On May 19, 2010, a headline in the San Jose Mercury News announced "Stanford University prepares for an amazing bookless library." Beneath these words one could read the specifics. It did not mean "no" books, it meant "less" books. And what it demonstrated is that Stanford University libraries are adding more digital content to their holdings at a very rapid rate as well as the technology to access and use it. This phenomenon reflects a revolution in scholarly communications and learning, a massive migration to a digital and virtually connected world. Within the crossdisciplinary arena of Jewish Studies, alongside the traditional print journals, conference proceedings, and academic presses new forms of digital scholarship, discourse, and output that challenge scholars to reorient the way they think about and conduct their work are appearing. This includes work and methods of communication that have been entirely "digitally born," in other words, scholarly and creative output that do not or cannot have a print or analog version. Some of these digitally born works and methods may even have been initiated outside of the academy or by students.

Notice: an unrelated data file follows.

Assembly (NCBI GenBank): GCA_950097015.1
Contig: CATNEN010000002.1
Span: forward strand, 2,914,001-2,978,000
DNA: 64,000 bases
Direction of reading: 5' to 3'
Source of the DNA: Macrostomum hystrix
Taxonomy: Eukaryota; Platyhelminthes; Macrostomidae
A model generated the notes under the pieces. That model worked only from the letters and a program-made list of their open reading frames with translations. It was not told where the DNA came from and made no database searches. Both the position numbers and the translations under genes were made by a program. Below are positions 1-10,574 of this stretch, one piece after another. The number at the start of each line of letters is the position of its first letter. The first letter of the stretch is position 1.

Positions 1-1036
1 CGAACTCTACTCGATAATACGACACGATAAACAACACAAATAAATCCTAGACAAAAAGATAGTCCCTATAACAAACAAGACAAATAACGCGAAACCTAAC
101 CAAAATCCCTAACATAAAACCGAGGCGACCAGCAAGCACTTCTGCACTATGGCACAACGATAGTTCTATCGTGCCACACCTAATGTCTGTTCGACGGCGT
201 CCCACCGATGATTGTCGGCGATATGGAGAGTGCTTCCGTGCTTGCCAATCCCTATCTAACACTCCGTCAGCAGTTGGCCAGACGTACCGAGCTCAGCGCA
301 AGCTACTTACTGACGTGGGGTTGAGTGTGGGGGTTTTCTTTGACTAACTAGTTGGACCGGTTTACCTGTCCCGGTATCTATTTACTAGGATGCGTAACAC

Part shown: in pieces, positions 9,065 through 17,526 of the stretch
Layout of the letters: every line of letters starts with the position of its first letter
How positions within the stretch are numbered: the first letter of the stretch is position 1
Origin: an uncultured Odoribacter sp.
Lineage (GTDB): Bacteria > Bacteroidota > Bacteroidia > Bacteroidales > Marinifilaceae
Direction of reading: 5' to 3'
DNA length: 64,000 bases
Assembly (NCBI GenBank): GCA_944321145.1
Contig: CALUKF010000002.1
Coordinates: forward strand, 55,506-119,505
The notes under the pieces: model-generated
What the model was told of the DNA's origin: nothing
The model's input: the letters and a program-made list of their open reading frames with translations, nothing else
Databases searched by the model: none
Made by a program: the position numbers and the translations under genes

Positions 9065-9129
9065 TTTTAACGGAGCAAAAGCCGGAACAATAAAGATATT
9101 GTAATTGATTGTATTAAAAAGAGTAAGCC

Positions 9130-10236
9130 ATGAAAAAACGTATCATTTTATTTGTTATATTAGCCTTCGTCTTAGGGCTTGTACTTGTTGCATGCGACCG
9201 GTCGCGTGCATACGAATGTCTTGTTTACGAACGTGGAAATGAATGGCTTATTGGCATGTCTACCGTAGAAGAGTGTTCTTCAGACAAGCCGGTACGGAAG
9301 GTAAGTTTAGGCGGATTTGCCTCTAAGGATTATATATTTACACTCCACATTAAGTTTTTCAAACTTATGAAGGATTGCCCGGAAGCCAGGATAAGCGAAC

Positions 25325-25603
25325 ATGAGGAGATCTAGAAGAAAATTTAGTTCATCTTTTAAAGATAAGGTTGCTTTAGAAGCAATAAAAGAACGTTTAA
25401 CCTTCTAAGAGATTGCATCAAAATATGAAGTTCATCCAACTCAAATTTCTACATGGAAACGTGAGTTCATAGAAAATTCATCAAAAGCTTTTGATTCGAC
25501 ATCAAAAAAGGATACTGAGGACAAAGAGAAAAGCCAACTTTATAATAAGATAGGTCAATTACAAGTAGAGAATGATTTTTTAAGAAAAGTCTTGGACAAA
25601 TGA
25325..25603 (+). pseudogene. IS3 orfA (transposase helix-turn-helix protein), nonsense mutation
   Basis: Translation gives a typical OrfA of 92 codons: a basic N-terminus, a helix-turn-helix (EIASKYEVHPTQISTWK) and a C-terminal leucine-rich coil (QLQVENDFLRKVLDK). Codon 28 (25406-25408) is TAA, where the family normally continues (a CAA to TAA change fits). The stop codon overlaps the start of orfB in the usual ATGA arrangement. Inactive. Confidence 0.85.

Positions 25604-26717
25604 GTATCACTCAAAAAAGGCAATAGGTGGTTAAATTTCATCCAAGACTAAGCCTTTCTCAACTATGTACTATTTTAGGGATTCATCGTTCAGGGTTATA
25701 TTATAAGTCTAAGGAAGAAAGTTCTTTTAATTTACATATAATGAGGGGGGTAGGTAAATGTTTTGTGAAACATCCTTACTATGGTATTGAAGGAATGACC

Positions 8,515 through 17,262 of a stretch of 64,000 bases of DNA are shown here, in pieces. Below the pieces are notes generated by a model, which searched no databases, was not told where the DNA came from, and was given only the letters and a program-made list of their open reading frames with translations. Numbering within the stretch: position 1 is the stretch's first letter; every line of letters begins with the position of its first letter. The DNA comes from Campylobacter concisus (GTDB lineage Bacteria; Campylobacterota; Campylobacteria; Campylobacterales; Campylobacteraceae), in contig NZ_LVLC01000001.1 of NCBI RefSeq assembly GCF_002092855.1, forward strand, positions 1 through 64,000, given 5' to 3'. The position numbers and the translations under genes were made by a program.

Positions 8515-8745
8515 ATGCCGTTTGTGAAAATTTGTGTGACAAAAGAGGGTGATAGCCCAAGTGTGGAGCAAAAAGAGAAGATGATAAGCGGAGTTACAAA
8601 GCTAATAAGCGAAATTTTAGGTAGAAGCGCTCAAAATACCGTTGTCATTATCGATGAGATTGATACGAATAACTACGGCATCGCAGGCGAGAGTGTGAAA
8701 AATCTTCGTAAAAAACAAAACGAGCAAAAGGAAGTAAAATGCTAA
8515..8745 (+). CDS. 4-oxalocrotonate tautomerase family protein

Among the spate of e-book offerings available via commercial publishers, university and academic presses, scholarly societies, or aggregators that package e-book content from different publishers is a relatively new phenomenon, one in which a title comes first in digital form and then—if at all—in physical form. One of the early experiments was the ACLS (American Council of Learned Societies) History E-Book Project (now known as the ACLS Humanities E-Book project), which began in 1999 with the aim of publishing a combination of classic history texts and new, more experimental titles via digital platforms that can go beyond the boundaries of print and offer scholars cutting-edge technology with which to present their scholarship. These can include audio and video files, interactive maps, and links to databases, related scholarship, and archival materials, and 24-hour accessibility from a computer or e-book reader.
A search via Library of Congress subject headings within the collection did not reveal any born-digital titles that fall within the scope of Jewish Studies but as this project moves into its second decade, new titles and areas of study are entering the collection. Fortified with this knowledge, the Association for Jewish Studies (a member of ACLS since 1985) along with librarians responsible for Jewish Studies collections in academic libraries can encourage Jewish Studies scholars to explore this viable alternative to more traditional and static methods of scholarly monographic publishing.